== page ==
I don't know, cyclists often moan about motorists not giving them a wide enough berth and intimidating them with careless driving and then there are a minority, particularly of the lycra clad variety who do the same to pedestrians. I paths in parks, particularly in my area are a dual cyclist/pedestrians thoroughfare. This was a narrow path though and taking into account the factors of the child being less than proficient on the bike, the importance of social distancing those therefore are two reasons why the father should have told the child to get off the bike rather than forcing her way through the middle, no doubt due to the fact, as a novice she wasn't fully in control. Just looks such bad manners, she is being taught nothing about consideration for other people. I would have picked her up, but I'd have been damn annoyed with the parents if I'd been one of those two people.

TerriBull Sat 16-May-20 11:02:28

I Meant also to add, I don't think riding up right behind a pedestrian and ringing a bell should be an automatic pre cursor for them to immediately jump out of the way, they may be deaf/hard of hearing, disabled, engrossed in something else hmm

suziewoozie Sat 16-May-20 11:10:05

Hear hear Terri.

NannyJan53 Sat 16-May-20 11:14:20

I wear hearing aids, and never hear bells on bikes when out walking.

Barmeyoldbat Sat 16-May-20 13:45:52

Yes Terri agree with some of what you said. But my experience has been that I ring my bell constantly from a distance, slow down and wait for them to move to give me enough room to get by but often they don't move, even young couples and I then shout bike or if its safe ride up onto the grass verge. I have also found that during this time of lockdown kids have been excellent when out on scooters or bikes and stop and allow me to pass at a safe distance. I also wear a black mask and with my sunglasses on must look like a bank robber so people move away from me pretty quickly. This with the child was an accident but I do think the couple behaved badly especially kicking the bike.

suziewoozie Sat 16-May-20 14:15:32

Why should it be that way round Barmey ? Apart from the fact it was a narrow path, why shouldn’t a cyclist dismount instead of pedestrians move ?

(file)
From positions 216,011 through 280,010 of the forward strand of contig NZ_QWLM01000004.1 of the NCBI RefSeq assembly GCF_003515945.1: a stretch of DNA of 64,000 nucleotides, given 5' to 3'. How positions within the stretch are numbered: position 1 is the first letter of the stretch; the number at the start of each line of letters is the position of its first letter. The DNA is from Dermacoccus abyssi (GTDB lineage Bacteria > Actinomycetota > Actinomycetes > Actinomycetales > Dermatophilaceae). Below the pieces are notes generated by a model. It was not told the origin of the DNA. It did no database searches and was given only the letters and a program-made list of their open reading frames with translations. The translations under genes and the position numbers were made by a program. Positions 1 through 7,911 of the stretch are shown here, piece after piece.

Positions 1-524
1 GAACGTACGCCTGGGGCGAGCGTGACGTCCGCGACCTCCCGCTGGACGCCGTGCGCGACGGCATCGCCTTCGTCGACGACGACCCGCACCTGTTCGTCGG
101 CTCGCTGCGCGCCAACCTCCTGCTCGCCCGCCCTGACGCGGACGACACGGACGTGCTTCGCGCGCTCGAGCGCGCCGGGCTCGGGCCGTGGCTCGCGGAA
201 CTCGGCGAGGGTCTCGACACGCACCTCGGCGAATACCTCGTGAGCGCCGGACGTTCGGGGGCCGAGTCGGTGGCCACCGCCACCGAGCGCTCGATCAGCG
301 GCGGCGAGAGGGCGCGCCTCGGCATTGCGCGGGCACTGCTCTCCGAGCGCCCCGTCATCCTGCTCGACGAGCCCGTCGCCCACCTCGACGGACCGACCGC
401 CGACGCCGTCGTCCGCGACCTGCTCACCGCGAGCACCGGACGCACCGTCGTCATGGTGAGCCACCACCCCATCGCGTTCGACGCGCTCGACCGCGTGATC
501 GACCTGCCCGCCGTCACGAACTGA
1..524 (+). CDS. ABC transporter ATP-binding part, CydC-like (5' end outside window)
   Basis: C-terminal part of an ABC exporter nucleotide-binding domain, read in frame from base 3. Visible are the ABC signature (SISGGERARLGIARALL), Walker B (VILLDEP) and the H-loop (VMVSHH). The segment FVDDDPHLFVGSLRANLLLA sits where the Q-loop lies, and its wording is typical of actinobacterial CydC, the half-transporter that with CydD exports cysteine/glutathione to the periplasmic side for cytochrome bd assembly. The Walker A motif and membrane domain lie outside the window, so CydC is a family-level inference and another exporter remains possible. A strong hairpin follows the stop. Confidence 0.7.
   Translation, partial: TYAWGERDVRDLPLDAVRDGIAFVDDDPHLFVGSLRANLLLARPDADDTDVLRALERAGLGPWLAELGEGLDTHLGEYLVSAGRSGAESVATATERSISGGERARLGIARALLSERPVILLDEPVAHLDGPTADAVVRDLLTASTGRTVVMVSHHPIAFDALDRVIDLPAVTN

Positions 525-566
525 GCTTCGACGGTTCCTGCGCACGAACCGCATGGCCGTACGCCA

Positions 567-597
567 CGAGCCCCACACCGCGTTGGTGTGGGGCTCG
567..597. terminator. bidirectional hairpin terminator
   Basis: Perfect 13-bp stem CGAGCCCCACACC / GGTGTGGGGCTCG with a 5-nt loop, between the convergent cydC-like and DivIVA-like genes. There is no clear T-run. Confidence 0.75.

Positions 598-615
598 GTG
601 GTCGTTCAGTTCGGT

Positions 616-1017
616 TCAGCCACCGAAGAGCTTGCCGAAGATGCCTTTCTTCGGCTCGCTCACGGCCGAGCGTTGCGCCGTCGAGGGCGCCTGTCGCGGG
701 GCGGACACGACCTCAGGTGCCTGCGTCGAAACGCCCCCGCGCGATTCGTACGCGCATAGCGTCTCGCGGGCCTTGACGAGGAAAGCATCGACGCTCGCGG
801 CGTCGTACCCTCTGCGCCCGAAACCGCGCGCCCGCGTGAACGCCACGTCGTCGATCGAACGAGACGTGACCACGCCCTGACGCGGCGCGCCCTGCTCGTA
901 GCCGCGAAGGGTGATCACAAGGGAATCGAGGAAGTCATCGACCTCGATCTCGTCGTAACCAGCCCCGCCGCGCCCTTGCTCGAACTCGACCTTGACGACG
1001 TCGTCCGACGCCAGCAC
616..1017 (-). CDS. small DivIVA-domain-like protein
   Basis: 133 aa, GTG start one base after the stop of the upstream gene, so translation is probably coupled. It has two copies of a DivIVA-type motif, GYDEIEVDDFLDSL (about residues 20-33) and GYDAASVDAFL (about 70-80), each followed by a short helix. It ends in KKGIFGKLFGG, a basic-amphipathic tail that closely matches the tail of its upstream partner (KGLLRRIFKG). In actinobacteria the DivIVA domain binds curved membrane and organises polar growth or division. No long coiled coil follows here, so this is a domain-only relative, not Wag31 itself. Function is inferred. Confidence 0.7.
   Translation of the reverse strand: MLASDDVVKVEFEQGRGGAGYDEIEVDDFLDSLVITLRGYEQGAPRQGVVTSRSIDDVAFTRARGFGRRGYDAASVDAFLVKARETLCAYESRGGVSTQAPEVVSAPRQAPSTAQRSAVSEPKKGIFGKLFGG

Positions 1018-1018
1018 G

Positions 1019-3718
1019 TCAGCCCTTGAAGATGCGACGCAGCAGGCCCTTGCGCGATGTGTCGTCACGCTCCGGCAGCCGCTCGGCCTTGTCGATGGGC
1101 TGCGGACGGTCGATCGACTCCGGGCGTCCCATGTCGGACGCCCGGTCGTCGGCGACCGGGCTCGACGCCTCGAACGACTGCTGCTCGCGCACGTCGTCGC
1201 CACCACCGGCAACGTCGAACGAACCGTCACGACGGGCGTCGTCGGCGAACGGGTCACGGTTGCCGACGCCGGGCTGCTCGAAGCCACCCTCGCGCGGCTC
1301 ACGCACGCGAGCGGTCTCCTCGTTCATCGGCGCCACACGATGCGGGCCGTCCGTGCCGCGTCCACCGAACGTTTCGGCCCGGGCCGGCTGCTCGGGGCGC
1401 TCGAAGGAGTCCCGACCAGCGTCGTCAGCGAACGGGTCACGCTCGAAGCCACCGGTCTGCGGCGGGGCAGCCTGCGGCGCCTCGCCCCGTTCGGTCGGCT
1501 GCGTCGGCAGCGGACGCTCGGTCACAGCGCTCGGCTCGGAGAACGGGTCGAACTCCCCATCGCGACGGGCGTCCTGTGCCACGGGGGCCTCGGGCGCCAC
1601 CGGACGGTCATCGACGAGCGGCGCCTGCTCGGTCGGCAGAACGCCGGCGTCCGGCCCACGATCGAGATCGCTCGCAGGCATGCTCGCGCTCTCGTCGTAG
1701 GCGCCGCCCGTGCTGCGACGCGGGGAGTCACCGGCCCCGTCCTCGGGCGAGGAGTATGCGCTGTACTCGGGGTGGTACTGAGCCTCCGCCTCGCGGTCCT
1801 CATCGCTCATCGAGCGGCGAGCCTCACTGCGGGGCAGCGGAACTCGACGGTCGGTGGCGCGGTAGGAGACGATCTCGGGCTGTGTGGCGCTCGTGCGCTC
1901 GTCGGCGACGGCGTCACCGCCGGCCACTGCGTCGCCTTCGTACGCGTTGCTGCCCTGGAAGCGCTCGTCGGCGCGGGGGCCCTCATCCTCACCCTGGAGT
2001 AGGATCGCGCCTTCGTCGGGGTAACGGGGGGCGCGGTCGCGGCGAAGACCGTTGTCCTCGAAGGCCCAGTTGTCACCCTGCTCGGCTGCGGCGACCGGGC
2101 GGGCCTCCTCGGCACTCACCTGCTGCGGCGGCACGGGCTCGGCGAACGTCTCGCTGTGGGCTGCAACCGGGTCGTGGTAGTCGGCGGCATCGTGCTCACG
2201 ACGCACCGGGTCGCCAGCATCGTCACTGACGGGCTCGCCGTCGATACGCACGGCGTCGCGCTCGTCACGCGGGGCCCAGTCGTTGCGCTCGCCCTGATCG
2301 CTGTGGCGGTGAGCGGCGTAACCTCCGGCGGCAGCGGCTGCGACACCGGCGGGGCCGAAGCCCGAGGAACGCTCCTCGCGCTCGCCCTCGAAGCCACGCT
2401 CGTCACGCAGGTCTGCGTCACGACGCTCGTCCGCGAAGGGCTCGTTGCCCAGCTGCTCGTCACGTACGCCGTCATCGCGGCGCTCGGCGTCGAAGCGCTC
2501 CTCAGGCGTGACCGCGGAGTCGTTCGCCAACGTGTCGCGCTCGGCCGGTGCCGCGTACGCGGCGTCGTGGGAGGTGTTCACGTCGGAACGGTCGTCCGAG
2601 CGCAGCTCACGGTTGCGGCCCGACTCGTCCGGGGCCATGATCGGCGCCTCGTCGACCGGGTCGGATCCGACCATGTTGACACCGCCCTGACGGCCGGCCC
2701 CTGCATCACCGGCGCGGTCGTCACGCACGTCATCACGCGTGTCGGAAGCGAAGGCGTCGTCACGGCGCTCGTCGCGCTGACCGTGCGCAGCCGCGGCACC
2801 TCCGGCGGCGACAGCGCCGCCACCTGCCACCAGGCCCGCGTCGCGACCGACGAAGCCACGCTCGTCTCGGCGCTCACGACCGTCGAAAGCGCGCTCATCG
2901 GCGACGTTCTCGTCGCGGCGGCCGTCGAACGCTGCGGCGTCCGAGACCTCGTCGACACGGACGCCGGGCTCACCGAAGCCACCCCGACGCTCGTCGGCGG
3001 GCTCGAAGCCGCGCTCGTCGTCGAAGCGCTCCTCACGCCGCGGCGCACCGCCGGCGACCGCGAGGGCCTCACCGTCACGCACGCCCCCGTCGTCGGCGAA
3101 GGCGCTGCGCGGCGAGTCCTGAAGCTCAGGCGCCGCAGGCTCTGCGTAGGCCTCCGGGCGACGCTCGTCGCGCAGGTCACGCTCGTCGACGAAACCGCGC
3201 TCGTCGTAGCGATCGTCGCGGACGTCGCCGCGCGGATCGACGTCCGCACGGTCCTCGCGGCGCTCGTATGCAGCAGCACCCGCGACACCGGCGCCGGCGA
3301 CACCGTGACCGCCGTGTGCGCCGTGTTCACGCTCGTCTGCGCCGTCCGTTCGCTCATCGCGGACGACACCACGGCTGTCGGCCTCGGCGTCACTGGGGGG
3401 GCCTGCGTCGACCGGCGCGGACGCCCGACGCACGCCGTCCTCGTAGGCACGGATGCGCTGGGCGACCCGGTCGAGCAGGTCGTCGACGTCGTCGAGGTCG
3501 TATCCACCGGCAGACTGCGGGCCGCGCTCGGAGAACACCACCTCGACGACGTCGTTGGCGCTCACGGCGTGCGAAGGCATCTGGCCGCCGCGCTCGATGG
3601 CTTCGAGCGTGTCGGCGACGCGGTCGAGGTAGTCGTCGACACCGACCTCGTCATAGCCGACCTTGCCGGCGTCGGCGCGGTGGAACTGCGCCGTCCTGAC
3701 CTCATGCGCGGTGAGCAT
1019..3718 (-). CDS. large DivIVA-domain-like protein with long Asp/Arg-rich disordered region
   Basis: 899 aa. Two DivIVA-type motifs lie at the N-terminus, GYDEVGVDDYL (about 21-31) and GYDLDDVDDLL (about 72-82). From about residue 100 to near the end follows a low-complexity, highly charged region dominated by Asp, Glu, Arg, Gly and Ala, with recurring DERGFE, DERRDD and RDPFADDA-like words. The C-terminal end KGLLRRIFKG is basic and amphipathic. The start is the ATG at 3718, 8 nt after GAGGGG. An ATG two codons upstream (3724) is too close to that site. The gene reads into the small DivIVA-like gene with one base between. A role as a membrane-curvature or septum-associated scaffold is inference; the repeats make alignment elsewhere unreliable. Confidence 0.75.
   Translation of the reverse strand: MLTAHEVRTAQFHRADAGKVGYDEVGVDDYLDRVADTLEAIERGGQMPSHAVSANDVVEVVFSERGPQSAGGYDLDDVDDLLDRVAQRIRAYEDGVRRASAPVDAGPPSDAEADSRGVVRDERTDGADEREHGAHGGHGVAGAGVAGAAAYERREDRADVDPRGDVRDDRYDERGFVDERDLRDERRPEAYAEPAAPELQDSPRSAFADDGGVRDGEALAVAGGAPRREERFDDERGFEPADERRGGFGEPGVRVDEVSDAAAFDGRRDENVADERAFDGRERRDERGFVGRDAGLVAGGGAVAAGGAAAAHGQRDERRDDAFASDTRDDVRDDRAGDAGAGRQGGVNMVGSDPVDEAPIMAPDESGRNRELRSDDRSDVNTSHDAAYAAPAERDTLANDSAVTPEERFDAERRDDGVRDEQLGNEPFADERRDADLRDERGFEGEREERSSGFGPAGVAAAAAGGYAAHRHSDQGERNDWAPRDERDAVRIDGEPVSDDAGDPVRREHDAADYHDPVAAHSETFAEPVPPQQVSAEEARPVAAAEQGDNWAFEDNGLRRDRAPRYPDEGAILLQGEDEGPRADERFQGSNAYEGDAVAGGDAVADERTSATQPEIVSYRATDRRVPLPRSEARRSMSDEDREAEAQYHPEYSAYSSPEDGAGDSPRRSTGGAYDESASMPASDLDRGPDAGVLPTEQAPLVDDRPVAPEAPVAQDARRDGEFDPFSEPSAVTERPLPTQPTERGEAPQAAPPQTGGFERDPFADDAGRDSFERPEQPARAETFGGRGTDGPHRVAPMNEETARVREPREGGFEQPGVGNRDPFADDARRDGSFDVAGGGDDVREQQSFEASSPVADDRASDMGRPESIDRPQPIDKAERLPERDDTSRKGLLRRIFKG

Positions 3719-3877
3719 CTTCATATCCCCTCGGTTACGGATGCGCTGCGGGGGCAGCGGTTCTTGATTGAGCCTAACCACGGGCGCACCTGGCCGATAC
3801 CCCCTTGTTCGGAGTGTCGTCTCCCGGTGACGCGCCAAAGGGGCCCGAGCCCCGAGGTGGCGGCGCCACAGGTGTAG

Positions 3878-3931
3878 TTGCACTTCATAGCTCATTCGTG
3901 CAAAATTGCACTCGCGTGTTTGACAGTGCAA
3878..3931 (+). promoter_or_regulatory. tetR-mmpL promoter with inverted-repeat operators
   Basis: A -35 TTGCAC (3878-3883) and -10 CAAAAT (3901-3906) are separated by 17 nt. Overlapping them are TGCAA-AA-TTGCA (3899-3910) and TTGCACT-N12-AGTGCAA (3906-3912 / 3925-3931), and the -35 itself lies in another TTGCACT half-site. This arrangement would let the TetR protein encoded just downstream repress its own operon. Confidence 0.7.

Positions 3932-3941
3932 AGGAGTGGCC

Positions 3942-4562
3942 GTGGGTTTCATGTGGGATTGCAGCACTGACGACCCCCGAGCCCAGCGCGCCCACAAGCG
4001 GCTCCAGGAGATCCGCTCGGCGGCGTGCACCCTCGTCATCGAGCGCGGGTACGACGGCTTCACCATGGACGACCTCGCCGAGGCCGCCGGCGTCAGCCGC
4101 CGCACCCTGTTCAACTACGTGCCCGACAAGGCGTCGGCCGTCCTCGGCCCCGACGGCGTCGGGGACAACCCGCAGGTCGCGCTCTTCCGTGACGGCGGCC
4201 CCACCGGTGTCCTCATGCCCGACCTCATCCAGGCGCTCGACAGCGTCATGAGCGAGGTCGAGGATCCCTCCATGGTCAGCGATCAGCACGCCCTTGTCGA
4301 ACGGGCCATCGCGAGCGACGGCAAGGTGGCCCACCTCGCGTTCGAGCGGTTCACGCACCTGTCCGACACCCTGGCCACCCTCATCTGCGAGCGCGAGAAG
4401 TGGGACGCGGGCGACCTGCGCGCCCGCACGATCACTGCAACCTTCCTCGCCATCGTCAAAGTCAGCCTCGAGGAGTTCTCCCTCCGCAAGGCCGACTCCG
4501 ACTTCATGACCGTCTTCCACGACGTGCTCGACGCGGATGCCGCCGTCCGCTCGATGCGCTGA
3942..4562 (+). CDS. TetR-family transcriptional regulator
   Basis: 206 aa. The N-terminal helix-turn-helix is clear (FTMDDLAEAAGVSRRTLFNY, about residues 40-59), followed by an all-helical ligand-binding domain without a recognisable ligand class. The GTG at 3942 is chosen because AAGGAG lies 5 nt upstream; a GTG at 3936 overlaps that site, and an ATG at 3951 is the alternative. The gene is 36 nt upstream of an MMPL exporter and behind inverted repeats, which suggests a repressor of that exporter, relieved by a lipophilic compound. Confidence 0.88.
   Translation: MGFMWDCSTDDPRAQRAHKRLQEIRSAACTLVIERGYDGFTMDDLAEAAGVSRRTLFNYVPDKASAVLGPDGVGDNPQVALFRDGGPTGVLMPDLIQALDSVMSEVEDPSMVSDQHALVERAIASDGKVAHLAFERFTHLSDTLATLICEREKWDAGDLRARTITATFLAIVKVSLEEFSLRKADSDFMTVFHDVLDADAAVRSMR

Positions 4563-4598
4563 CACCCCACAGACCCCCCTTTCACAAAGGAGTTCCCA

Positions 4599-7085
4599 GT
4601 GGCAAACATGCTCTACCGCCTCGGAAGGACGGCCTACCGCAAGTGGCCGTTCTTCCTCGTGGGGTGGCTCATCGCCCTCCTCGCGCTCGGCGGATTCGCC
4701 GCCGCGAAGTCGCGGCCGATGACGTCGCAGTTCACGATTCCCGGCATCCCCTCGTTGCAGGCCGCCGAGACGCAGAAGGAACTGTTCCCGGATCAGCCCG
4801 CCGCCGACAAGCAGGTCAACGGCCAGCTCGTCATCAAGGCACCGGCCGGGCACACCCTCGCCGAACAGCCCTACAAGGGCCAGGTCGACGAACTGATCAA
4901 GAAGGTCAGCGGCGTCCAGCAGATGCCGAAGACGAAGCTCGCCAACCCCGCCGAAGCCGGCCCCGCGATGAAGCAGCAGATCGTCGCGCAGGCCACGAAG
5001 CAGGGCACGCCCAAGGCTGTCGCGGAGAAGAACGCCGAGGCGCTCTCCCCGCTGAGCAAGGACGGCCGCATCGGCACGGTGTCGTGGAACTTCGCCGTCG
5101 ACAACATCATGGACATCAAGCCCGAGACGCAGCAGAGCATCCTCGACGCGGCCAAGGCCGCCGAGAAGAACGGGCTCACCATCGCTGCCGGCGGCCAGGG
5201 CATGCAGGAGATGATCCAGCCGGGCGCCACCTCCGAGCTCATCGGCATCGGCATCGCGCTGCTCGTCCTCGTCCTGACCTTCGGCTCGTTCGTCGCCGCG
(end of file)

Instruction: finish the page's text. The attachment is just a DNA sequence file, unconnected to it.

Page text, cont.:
tickingbird Sat 16-May-20 14:59:21

I actually had a disagreement with my nephew (grown man) over this. On his fb page he and his pals were all moaning about the evil dog walkers ‘pushing’ a little girl off her bike and some were saying if that had been their daughter blah blah. They didn’t like it when I said the father should have stopped her riding into the couple.

Maybe it’s a generational thing and one’s little darlings should be allowed to do as they like. I certainly think the father was in the wrong and as for saying their daughter was traumatised!! I pointed out that children in war zones are traumatised. It didn’t go down very well. Hey ho!

Barmeyoldbat Sat 16-May-20 15:08:28

Suzie, even if I did dismounted the walkers would still have to move to let me get pass them, walking while pushing my bike. What a stupid statement. It all about respect for others and I don't see much of it on GN for cyclists.

SueDonim Sat 16-May-20 15:19:04

I haven’t seen this film but having been mown down by a cyclist in a railway station I’m likely to be on the side of the pedestrians. According to Rule 62 of the Highway Code cyclists should be always be prepared to slow down or stop if necessary.

TrendyNannie6 Sat 16-May-20 15:31:19

Well I don’t think the walker should have kicked her bike, she’s obviously not a used to putting her brakes on, I expect she was worried when trying to go through them, I thought her father should have been closer to her and I thought her bike was possibly too big for her, I blame the father, you can’t just barge through people

Barmeyoldbat Sat 16-May-20 15:38:42